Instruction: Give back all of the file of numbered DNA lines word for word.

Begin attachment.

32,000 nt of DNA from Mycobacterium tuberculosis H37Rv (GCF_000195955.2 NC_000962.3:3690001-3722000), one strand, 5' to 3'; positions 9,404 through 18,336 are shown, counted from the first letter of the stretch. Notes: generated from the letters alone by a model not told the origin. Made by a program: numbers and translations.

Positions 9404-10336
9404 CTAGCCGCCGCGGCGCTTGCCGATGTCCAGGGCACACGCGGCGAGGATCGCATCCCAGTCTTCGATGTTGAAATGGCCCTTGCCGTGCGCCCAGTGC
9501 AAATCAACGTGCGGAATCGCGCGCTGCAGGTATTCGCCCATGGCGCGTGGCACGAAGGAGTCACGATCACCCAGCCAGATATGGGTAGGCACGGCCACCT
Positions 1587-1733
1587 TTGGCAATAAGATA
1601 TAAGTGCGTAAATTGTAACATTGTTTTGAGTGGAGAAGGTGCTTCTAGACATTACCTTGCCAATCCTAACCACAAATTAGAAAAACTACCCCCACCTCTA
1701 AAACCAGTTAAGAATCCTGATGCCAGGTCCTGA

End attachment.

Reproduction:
32,000 nt of DNA from Mycobacterium tuberculosis H37Rv (GCF_000195955.2 NC_000962.3:3690001-3722000), one strand, 5' to 3'; positions 9,404 through 18,336 are shown, counted from the first letter of the stretch. Notes: generated from the letters alone by a model not told the origin. Made by a program: numbers and translations.

Positions 9404-10336
9404 CTAGCCGCCGCGGCGCTTGCCGATGTCCAGGGCACACGCGGCGAGGATCGCATCCCAGTCTTCGATGTTGAAATGGCCCTTGCCGTGCGCCCAGTGC
9501 AAATCAACGTGCGGAATCGCGCGCTGCAGGTATTCGCCCATGGCGCGTGGCACGAAGGAGTCACGATCACCCAGCCAGATATGGGTAGGCACGGCCACCT
Positions 1587-1733
1587 TTGGCAATAAGATA
1601 TAAGTGCGTAAATTGTAACATTGTTTTGAGTGGAGAAGGTGCTTCTAGACATTACCTTGCCAATCCTAACCACAAATTAGAAAAACTACCCCCACCTCTA
1701 AAACCAGTTAAGAATCCTGATGCCAGGTCCTGA